Another day of uncertainty is one too many
It might be relatively safe now, but for Syrian refugees living in Lebanon, their todays and tomorrows are still consumed by uncertainty.
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Concern’s Fionnagh Nally recently visited Turkey to find the lives of refugees living there in turmoil.
I love looking out the window of the plane when touching down in Dublin Airport. It’s a feeling of familiarity, seeing the green patchwork of fields and the almost inevitable hazy mist of drizzle. I had just returned from a six week secondment to our Concern office in Turkey and was greeted with hugs and packets of Taytos from loved ones at the airport; then promptly whisked home for tea.
My family and friends had worried when I decided to travel to Turkey, but I was keen to get out there and help support our team. The area Concern is working in has the highest concentration of refugees and just before I traveled out, there had been an influx of people entering Turkey as they fled from war-torn Syria.
Turkey is host to nearly two million Syrian refugees. They’ve shown incredible generosity in supporting so many people within their borders. Some of those that arrive across the border choose to stay in camps and others choose to make their own way — either way it isn’t easy. People who arrive with resources find their money quickly running out, with rent and expenses to pay and minimal employment opportunities to earn a living. Others, who fled in a hurry, leaving with nothing but the clothes on their backs, find themselves in very vulnerable situations, with few options open to them.
Over the six weeks I was there, I met many people with many different stories to tell. If I learned anything, it was that I had a lot more to learn. However complex the situation may be, it’s easy to see that we need to continue to respond to the growing humanitarian needs of the people affected by this conflict.
Throughout my time in Turkey, I repeatedly thought about my life in Ireland. I met Syrian refugees who grew up with similar expectations to Irish people of what their lives would hold. I met people who, back home in Syria, had careers, families, aspirations and plans for their future. This conflict has brought all those hopes and expectations crashing down. They now find themselves in limbo. I met people living in all kinds of situations. One family group of about ten or twelve were staying in a disused petrol station — essentially bare rooms with glassless windows. In the baking heat of the summer, they were sheltered from the sun, but coming into the winter months, when frost and snow can cause temperatures to plummet, it clear the cold months would be difficult. Concern has distributed blankets and sleeping mats, both of which are so badly needed by the poorest and most vulnerable refugees here.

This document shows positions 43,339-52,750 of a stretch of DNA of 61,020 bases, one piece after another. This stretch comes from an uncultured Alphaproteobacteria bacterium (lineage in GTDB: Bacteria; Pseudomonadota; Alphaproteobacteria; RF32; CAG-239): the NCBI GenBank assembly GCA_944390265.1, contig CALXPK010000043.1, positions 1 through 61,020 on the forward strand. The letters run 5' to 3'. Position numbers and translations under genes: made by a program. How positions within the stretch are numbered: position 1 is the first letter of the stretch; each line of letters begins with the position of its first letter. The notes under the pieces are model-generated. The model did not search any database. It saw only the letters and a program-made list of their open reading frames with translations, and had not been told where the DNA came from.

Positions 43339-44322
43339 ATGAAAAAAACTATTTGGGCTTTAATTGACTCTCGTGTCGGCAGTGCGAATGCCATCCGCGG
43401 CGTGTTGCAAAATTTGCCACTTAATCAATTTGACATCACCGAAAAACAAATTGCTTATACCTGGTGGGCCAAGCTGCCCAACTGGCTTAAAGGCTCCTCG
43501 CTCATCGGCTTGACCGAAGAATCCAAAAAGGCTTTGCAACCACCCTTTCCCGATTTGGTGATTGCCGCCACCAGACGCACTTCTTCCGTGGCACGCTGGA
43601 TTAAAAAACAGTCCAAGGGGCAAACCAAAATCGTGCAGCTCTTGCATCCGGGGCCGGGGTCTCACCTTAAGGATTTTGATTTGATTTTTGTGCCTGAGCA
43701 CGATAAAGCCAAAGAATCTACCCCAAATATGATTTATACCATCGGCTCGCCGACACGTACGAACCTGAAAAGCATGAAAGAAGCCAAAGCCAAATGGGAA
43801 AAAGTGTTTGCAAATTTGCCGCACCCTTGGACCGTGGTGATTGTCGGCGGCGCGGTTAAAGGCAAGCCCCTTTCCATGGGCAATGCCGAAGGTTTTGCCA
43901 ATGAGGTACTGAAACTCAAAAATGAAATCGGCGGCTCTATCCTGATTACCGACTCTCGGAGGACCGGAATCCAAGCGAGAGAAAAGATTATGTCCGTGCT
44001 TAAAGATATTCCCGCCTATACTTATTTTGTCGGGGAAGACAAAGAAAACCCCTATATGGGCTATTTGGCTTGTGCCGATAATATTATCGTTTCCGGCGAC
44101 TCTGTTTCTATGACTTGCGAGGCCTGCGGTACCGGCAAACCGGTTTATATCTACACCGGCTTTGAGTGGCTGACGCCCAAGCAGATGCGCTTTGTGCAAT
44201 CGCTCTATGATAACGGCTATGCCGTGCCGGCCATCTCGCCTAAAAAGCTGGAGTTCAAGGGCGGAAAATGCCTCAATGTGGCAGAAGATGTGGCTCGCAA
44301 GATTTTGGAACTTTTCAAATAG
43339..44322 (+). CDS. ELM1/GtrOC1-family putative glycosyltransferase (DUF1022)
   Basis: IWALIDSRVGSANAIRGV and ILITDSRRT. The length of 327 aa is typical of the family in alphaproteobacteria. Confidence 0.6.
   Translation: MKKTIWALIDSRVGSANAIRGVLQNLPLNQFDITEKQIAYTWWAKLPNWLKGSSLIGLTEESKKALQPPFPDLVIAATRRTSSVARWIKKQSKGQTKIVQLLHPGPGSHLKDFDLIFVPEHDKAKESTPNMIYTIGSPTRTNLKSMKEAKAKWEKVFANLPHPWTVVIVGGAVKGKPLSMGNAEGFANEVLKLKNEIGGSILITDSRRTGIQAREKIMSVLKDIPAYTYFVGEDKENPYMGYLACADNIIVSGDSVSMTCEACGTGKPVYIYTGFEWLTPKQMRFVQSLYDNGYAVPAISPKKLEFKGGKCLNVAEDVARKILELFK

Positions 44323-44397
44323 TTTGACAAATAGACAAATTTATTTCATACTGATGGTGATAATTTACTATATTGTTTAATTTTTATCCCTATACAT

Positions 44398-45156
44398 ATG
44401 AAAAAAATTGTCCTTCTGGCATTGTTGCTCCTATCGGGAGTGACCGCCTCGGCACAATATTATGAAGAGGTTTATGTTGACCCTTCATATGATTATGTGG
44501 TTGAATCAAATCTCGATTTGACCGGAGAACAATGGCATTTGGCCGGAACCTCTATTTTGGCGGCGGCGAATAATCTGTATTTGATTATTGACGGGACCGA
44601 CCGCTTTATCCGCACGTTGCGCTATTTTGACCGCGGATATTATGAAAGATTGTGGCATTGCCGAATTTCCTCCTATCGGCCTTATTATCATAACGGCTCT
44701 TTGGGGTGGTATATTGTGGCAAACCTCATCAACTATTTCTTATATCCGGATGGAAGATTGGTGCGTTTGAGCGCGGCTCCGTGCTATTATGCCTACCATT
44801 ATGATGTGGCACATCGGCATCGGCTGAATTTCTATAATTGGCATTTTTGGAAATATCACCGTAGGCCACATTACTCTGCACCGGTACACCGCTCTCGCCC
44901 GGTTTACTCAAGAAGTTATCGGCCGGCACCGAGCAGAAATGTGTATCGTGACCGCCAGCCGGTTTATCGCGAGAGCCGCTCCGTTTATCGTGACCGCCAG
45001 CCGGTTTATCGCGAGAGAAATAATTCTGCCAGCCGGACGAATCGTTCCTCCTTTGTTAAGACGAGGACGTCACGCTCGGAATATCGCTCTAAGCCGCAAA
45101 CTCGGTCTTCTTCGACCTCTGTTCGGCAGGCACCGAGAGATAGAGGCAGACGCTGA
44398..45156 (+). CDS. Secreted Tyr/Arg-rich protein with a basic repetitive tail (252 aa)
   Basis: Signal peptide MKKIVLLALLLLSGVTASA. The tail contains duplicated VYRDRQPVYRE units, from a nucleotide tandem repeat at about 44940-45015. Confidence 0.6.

We are working to provide emergency hygiene kits to displaced Syrians and we need your support.
I met elderly women, who had been uprooted from their homes and everything they’d known — when they should have been secure in their old age, surrounded by family. I met children — fragile, and sometimes too quiet, haunted by so much turmoil in their young years. I met a teenage boy who fought back tears, who dreamed only of the day he could return home.
I had a home to come back to. I can’t imagine how I would cope if that was taken from me. I can’t imagine the decisions I’d have to face, none of them ideal. Would I wait for the end of a war that shows no signs of ending? Would I send my child out to work instead of to school because I didn’t know how we would afford rent for another month? Would I risk the lives of my family and try to travel across land or sea in the hope that there might be something better or at least a chance for my children?
I’ve seen so many stories on the news about the refugees since I came home. Behind those numbers, there are people whose lives have been thrown into turmoil. If it was me, I’d hope my family and my community would come to my aid. I hope in these times of great need, we are able to rally to support those hit by this tragic crisis.
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